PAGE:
It was certainly not an easy task to modify a law which was enacted since 1972, at a time when Somalia was governed by a military government. The law offered very little protection for freedom of association and was far from standards observed by most countries.
Then, since 1991, Somalia went through a long civil conflict that brought down most government services. But as the ILO celebrates 100 years in 2019, Omar Faruk underlines the major role played by the ILO in his country throughout the years.
“When our country almost collapsed, the ILO did not run away and set up livelihood projects to help us survive,” he said.
“Then, once the situation stabilized again, the ILO went back to its core role of supporting the government, workers’ and employers’organizations to improve decent work opportunities and develop a national employment strategy. It also helped our country to set up social protection policies,” he added.
The trade unionist was particularly impressed by the role the ILO played in getting the government, employers’ and workers’ organizations to sit together and negotiate the new Labour Code. All this was unimaginable without ILO’s physical presence in Somalia.
Talks were tough but social dialogue made it possible to reach a compromise benefitting to all parties in the end. Considerable gains were made compared to the old labour law, especially when it comes to freedom of association and the protection of trade unionists.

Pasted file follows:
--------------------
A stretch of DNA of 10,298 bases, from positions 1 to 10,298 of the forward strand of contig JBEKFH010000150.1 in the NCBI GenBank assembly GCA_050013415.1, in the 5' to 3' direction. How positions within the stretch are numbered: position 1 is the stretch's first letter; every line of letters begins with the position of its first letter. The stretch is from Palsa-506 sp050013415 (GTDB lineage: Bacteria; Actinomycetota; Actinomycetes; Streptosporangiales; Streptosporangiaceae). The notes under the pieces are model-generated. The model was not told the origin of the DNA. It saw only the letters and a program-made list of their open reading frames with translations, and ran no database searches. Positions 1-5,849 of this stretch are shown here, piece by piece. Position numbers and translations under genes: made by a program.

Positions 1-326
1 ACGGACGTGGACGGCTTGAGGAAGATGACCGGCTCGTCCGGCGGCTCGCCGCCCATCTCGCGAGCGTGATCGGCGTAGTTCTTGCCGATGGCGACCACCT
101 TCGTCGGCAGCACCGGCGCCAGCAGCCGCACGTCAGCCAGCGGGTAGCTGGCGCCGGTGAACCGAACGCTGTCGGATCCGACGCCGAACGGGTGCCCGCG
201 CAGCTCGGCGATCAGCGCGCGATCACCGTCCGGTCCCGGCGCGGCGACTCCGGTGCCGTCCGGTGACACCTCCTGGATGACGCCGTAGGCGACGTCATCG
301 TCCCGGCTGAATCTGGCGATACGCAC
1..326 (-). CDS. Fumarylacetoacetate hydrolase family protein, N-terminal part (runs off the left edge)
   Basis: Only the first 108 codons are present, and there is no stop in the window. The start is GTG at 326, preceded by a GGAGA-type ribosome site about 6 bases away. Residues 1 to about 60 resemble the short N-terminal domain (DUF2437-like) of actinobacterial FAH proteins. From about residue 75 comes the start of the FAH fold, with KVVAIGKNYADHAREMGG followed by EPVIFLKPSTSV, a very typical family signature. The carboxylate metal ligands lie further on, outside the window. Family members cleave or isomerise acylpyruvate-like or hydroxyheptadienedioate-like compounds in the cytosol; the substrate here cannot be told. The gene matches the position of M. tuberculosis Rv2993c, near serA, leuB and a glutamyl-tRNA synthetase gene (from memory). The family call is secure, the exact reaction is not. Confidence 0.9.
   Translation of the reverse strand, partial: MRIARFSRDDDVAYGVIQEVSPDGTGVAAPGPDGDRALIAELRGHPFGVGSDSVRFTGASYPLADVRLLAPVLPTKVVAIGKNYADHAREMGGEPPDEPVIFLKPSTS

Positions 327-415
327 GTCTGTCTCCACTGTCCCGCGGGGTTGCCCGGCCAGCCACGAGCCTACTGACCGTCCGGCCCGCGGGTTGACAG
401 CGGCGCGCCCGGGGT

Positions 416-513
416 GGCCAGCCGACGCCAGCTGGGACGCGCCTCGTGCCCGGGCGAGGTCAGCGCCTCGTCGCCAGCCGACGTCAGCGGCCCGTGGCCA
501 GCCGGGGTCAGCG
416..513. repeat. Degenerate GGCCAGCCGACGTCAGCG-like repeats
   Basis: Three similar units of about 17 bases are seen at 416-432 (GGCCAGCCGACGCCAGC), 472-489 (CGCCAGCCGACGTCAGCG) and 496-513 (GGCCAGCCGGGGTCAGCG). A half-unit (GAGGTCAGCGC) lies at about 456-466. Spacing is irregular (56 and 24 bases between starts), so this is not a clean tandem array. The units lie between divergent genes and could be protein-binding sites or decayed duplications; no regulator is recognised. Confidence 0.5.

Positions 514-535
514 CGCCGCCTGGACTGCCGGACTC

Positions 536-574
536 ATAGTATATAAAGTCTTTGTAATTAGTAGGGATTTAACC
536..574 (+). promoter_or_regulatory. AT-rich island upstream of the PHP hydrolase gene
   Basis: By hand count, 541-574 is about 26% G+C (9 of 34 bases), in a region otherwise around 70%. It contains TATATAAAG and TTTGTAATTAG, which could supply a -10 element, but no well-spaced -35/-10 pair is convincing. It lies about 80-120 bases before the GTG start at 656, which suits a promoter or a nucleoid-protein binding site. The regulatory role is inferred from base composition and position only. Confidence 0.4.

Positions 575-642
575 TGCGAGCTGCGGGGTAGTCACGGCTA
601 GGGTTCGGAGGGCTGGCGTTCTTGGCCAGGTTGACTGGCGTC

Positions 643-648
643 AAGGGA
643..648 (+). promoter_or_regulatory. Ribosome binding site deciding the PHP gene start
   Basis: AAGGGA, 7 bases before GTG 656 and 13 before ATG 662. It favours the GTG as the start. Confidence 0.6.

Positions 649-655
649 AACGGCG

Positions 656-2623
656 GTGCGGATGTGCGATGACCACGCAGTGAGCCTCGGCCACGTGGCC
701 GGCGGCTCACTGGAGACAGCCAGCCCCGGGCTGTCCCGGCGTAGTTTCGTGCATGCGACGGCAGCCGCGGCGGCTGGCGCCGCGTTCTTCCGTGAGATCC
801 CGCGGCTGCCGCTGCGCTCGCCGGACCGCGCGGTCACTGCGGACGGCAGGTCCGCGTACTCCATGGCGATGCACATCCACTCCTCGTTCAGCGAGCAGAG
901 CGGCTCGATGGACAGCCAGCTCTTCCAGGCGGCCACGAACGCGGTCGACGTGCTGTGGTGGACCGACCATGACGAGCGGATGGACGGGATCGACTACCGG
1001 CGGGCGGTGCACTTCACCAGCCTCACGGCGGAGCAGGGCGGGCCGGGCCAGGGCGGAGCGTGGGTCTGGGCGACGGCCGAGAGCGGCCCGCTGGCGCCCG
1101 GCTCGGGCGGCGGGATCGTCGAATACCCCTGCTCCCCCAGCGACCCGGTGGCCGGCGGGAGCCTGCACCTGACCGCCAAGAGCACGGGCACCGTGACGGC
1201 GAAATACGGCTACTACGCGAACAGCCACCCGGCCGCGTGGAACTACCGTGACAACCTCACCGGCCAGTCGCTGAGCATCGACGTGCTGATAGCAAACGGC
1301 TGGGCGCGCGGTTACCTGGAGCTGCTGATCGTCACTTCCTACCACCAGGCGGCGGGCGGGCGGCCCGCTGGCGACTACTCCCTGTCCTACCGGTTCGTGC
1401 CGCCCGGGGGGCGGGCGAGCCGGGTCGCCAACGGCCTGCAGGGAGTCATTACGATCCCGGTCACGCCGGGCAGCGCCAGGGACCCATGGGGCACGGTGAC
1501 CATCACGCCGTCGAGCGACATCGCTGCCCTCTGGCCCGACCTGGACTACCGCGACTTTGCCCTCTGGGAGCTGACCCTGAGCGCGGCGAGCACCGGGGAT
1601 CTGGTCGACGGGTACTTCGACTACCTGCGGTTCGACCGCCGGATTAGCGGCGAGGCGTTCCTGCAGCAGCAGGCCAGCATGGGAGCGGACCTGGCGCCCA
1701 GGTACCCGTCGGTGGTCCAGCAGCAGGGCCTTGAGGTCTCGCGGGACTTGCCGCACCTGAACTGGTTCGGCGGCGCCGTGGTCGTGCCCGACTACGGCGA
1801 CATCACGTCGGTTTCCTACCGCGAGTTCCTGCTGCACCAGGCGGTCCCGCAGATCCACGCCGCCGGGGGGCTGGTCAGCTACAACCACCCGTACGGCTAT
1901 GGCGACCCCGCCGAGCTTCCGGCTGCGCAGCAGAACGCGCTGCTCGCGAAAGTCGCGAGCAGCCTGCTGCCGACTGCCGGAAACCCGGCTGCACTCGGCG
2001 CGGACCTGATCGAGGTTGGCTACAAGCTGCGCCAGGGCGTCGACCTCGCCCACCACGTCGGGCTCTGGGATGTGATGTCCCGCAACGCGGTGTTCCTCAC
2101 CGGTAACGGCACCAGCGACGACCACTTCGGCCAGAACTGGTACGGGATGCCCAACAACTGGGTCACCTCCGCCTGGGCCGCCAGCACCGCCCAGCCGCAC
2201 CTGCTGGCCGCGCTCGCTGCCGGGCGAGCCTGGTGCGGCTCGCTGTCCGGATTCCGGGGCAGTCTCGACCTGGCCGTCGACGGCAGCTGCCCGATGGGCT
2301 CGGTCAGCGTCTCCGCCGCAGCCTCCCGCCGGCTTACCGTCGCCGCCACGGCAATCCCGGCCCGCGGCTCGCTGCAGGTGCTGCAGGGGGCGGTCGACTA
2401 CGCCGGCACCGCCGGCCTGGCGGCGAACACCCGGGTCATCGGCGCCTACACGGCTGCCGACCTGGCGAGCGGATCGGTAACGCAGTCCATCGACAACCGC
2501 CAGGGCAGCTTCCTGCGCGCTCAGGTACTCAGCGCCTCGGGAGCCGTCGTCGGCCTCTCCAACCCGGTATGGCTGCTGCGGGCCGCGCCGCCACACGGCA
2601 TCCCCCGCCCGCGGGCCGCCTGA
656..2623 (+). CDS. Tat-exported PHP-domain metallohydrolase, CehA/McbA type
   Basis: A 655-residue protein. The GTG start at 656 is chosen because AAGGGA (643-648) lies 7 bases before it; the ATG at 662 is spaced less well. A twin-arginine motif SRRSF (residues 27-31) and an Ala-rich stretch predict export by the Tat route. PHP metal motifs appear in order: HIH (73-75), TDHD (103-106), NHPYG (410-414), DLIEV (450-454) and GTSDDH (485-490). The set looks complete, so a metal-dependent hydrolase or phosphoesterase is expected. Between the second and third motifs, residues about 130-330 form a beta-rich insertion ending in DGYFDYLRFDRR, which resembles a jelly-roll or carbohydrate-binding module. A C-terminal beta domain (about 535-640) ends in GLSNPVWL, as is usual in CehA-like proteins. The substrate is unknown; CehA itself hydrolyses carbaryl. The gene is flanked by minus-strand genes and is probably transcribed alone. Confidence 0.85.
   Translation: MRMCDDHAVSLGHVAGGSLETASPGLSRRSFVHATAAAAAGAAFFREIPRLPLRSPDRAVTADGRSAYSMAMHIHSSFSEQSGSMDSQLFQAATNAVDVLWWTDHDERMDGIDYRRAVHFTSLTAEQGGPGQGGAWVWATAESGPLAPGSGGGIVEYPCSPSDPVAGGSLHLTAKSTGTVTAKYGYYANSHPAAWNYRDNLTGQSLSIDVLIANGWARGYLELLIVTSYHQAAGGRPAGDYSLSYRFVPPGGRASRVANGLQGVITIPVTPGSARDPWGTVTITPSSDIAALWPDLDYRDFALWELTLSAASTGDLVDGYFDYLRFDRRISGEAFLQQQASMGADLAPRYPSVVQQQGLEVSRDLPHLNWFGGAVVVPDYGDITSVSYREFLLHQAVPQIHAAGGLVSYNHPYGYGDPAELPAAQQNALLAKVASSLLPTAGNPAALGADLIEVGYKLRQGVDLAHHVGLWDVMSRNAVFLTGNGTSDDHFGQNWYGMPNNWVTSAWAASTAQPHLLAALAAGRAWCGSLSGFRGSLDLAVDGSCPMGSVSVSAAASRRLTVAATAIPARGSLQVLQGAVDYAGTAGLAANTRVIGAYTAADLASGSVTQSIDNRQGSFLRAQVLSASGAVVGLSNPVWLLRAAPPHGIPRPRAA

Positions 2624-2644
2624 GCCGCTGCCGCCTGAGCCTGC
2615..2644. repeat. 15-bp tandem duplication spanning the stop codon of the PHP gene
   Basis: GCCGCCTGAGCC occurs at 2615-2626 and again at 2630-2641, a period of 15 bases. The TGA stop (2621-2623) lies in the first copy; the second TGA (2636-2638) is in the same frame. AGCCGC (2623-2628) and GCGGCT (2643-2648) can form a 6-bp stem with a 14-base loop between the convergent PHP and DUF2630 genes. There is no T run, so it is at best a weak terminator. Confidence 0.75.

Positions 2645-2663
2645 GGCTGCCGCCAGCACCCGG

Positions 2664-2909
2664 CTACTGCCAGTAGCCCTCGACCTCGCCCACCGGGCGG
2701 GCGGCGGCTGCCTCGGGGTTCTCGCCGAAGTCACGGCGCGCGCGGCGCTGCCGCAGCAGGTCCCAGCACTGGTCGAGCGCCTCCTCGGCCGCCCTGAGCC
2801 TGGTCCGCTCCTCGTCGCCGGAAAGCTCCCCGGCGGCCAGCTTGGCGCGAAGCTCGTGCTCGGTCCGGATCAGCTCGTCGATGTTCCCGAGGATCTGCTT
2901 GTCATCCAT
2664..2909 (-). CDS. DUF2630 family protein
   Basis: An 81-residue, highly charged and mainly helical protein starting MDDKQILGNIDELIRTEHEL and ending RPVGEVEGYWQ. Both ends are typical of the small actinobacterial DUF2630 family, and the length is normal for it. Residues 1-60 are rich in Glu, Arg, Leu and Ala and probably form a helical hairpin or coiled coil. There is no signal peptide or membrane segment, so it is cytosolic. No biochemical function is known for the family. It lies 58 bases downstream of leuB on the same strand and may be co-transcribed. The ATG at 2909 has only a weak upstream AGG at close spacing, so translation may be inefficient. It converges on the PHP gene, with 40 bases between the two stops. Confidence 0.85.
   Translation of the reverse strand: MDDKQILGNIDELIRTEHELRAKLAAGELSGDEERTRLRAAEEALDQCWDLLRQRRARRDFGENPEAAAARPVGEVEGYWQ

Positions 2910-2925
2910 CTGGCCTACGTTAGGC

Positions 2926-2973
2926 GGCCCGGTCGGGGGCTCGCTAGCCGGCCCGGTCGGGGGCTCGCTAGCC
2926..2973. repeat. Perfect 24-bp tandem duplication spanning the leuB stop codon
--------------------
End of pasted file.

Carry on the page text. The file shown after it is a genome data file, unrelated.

The revised Labour Code for Somalia was finalized in a 2-day tripartite workshop held in Mogadishu in February 2019. Representatives from various Ministries of the Federal Government of Somalia, all Federal Member States, employers, workers, and academia adopted a consensus draft of the Labour Code and agreed to send it to the Parliament for legislation.
« The final draft is not only aligned with Somalia’s economic and social context – but also complies with the International Labour Standards and other UN Conventions ratified by the Government of Somalia,» said Syed Saad Hussain Gilani, Head of the ILO Somalia Office.
The Federal Minister for Labour & Social Affairs (MoLSA), Hon. Salah Jama, thanked ILO for extending the technical support for revising the Labour Code. He emphasized that the Labour Code should be aligned to the principles of social justice and tripartite dialogue.
The Labour Code combines issues relating to fundamental principles and rights at work, employment contracts, labour relations, safety and health, industrial training, wages and remuneration, labour institutions and the institutions of social dialogue in a single legislation.
« There is no decent life without dignity and respect at work. This comes only from legal rights that protect workers against any form of abuses or exploitation from employers. In order to achieve this, the ILO has come a long way in setting internationally recognized workers' rights through a global and democratic deliberation processes. This Code is in the interest of our nation, » commented Cisse M Xalane, from Somali Chamber of Commerce & Industries (SCCI).
Partner for development
“Following years of protracted internal conflict and natural calamities, Somalia is on a development path. ILO is a partner in the development of Somalia, working along with Government and social partners for the employment creation and promoting decent work for Somali women and men,” said Alexio Musindo, ILO Director for Ethiopia, Somalia, Djibouti, Sudan and South-Sudan
“The new Labour Code development will contribute towards a conducive environment for business, for formalization of the largely informal sectors at the same time providing necessary protection for workers against exploitations,” he concluded.